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Techno-whipped? I pity the fool

In our eighth month of bouncing about this expansive and expensive country, Ace and I seemed headed for our most frugal stretch yet – thanks mainly to lucking out and finding some free housing upon our return to Baltimore.

For the first time, in our continuing effort to see America while spending less than what we were while sedentary and housed – about $1,500 for rent, food and utilities – we were looking at a three digit number instead of four.

Now, thanks to my stupidity, and with an assist from Verizon, we’ve blown it, and somebody has some explaining to do.

Before we left on our journey, I canceled my home Internet service (through Verizon) and signed up for wireless mobile broadband (through a different part of Verizon), allowing us to get online no matter where we were for $59 a month – the package they suggested for a heavy user.

It worked pretty great. There were only two or three locations in our 22,000 miles of travels, where service was non-existent or spotty.

I was so pleased, I even eventually sent Verizon the payment they were seeking from me for home Internet service for the month following the date I moved out of my house. It was basically a choice between paying the money I didn’t really owe, being regularly harassed by the credit agency to which they turned the matter over, or spending far too much time on the phone, holding and then some, to try and straighten it out.

All was going smoothly with my wireless mobile broadband — or so I thought until last week, when Verizon informed me that for the past two months I’d gone over monthly limit, and that I owed them more than $400.

True, I never learned how to keep an eye on the amount of time I was using. (Actually, it’s based not strictly on time, but apparently on how you are using the Internet – the size of emails you are sending, the size of files you’re downloading and other factors I don’t begin to understand.) True, they had emailed me some warnings, which I deleted before reading. And true, I never bothered to look into what overages would cost, since I hadn’t been experiencing any, and did not suspect to be savagely pillaged for consuming an extra gigabyte or so.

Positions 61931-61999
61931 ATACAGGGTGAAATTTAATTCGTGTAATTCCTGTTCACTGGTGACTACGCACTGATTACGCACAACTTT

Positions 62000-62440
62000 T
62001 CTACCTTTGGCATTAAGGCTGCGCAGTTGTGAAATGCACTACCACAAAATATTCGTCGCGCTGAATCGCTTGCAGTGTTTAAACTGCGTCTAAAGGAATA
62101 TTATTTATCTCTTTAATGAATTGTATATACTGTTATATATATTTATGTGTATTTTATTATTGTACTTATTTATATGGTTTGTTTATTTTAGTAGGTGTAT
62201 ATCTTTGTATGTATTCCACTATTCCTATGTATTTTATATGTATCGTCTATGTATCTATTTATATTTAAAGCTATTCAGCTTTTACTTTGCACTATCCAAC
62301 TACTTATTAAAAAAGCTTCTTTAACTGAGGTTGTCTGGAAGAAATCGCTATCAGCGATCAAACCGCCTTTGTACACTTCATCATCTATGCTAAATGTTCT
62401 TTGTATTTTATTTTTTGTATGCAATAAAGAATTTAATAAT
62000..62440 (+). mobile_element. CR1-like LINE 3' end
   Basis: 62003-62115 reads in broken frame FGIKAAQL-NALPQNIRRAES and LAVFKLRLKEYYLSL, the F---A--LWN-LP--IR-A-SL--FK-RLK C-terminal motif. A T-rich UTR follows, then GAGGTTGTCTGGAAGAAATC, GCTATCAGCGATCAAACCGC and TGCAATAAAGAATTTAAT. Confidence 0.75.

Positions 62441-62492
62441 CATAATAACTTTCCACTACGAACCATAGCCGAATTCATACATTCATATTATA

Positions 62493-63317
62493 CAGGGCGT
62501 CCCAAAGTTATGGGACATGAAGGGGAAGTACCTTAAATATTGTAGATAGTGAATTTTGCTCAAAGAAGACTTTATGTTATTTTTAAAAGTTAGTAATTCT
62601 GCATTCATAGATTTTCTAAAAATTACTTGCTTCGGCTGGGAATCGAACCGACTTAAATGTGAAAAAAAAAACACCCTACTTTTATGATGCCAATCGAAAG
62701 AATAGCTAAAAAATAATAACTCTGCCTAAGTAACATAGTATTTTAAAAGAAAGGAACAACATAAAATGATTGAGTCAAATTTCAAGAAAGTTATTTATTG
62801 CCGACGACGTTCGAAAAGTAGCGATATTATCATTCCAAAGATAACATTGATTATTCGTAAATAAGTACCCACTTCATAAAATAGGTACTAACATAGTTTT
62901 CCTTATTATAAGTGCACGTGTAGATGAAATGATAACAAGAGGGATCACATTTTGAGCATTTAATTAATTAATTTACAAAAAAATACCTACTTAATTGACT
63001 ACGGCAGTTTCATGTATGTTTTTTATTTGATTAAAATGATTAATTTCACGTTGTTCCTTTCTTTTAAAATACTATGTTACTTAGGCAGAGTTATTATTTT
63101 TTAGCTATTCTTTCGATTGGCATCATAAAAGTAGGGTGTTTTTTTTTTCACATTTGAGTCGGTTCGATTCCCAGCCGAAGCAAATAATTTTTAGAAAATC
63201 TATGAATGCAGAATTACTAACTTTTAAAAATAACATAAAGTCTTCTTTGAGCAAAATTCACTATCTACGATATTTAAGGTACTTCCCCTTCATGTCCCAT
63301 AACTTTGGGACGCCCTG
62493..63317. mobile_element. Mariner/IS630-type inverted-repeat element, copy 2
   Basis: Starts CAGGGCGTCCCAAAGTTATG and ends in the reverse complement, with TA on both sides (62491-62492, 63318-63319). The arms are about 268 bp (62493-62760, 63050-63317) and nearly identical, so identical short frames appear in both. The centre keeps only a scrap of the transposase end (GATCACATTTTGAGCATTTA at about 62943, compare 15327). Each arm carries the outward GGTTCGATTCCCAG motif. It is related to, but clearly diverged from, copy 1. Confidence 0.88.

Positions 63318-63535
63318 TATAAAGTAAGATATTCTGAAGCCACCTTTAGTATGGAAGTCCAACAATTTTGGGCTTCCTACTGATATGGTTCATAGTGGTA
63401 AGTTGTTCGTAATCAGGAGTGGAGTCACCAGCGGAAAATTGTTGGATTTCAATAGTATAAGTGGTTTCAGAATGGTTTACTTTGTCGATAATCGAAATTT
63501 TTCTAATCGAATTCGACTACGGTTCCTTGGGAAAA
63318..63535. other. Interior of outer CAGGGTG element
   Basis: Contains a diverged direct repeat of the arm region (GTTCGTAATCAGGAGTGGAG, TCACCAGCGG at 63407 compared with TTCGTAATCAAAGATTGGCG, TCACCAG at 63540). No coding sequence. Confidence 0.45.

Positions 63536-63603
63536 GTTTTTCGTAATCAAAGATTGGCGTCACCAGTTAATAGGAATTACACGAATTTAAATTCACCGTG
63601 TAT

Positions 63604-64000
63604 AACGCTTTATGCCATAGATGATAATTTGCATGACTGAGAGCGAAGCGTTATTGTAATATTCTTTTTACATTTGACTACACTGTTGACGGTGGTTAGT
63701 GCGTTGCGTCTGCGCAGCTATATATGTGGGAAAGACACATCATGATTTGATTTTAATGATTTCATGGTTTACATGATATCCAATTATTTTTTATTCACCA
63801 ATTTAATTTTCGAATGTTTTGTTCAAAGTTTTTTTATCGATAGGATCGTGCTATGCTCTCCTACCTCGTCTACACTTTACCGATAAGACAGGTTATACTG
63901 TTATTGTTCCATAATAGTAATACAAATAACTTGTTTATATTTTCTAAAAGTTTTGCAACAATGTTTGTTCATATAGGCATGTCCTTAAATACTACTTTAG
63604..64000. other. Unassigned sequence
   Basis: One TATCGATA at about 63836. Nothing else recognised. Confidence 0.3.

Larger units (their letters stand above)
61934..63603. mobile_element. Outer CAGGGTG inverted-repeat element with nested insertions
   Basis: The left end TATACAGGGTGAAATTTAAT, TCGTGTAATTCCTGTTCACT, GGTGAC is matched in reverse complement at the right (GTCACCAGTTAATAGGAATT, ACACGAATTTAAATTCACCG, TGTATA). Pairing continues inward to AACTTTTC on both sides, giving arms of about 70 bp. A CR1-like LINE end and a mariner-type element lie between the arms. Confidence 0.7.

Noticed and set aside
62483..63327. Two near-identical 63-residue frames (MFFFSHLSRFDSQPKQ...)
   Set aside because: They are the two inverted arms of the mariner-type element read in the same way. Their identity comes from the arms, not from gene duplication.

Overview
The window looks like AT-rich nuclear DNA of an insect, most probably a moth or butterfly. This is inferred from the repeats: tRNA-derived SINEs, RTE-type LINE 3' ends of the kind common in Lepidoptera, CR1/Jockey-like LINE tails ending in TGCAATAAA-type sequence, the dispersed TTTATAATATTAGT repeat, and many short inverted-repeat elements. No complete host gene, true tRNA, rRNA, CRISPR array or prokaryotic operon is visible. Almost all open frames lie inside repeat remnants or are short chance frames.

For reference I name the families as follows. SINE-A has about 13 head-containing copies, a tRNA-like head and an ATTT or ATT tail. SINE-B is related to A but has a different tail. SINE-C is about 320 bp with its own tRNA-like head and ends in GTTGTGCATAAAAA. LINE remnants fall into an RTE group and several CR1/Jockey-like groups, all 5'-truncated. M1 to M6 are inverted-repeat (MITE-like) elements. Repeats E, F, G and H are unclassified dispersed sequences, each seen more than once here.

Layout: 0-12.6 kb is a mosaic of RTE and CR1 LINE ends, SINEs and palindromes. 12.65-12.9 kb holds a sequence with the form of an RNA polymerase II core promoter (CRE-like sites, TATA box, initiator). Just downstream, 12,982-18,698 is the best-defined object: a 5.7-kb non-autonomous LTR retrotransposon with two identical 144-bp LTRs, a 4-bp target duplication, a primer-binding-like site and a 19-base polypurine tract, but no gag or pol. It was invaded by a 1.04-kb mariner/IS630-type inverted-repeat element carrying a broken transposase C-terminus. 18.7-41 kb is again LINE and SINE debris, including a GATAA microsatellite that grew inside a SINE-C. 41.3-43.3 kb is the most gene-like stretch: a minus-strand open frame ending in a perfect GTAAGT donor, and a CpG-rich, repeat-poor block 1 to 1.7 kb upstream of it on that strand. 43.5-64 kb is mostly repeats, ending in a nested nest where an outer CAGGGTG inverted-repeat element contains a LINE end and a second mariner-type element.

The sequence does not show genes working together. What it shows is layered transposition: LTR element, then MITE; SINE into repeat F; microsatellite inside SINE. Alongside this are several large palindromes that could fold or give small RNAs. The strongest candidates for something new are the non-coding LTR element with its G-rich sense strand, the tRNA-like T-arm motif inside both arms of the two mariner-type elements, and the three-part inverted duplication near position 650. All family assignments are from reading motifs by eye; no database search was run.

But that’s what happened, and my suspicion is it’s because I watched TV shows on Hulu.

Not having a television in the trailer we lived in during December in the Arizona desert, or in the unfurnished house I’m now staying at in Baltimore, I started missing it. Since childhood, TV always has provided me great comfort while rotting my brain.  So I started going to Hulu.com and watching its free offerings. I watched lots of “Bones,” lots of “The Office,” and even – on a particularly cold and lazy day – entertained myself with onion dip and numerous old episodes of “The A-Team” (I love it when a plan comes together.)

I had no idea how many gigabytes I was consuming. Apparently streaming video uses them up quite quickly. Basically, in the last two months, I ended up paying $350 to watch recently-aired and long-gone TV shows – actual retail value, about $1.89.

I swore off Hulu – at least until I get into a situation where my gigabytes are unlimited – and decided I had better, after eight months, make an effort to understand my wireless package.

Checking into things, I found that the contract I had signed was for 5 gigabytes of wireless mobile Internet a month. I still don’t know what a gigabyte is, and I’m pretty sure I don’t want to. Life is too short for that, and I fear that if I used my brain to figure it out, other more important and interesting things might get squeezed out and lost in the process, like recipes and passwords.

Having spent major hunks of my life holding on the phone for Verizon representatives – the ones tied up with other customers, and who will be with you shortly, and to whom your call is very important – I tried to fix things online, thereby using up more of this month’s rapidly dwindling supply of gigabytes, and going over the gigabyte limit for a third straight month.

I managed to find my laptop’s cell phone number, which is different from my cell phone number, entered it and clicked on “forgot password.” It said a new temporary password would be sent as a text to my laptop’s cell number. Having no idea my laptop could receive text messages, or where they might show up, that didn’t help me at all.

There was one more option, answering my “secret question.” I clicked on it, and it told me I didn’t have a “secret question,” but could create one. But I could only create one after being logged in.

When a box popped up offering me an opportunity to chat with a Verizon representative, I clicked on it, then waited 15 minutes for the person or robot on the other end to type something in. No longer is the telephone the only place you can be put on hold. Eventually, a conversation started. I explained my problem in full, as the gigagbyte meter kept ticking. She regretted being unable to help me and gave me a phone number to call. I called Verizon, and waited on hold for another 15 minutes. A representative finally came on the line, and that was the moment my cell phone (its service coming from AT&T) unexplainedly turned itself off. It has been doing that a lot lately.

I called Verizon back, waited again and was all ready to yell at whoever was unlucky enough to field my call.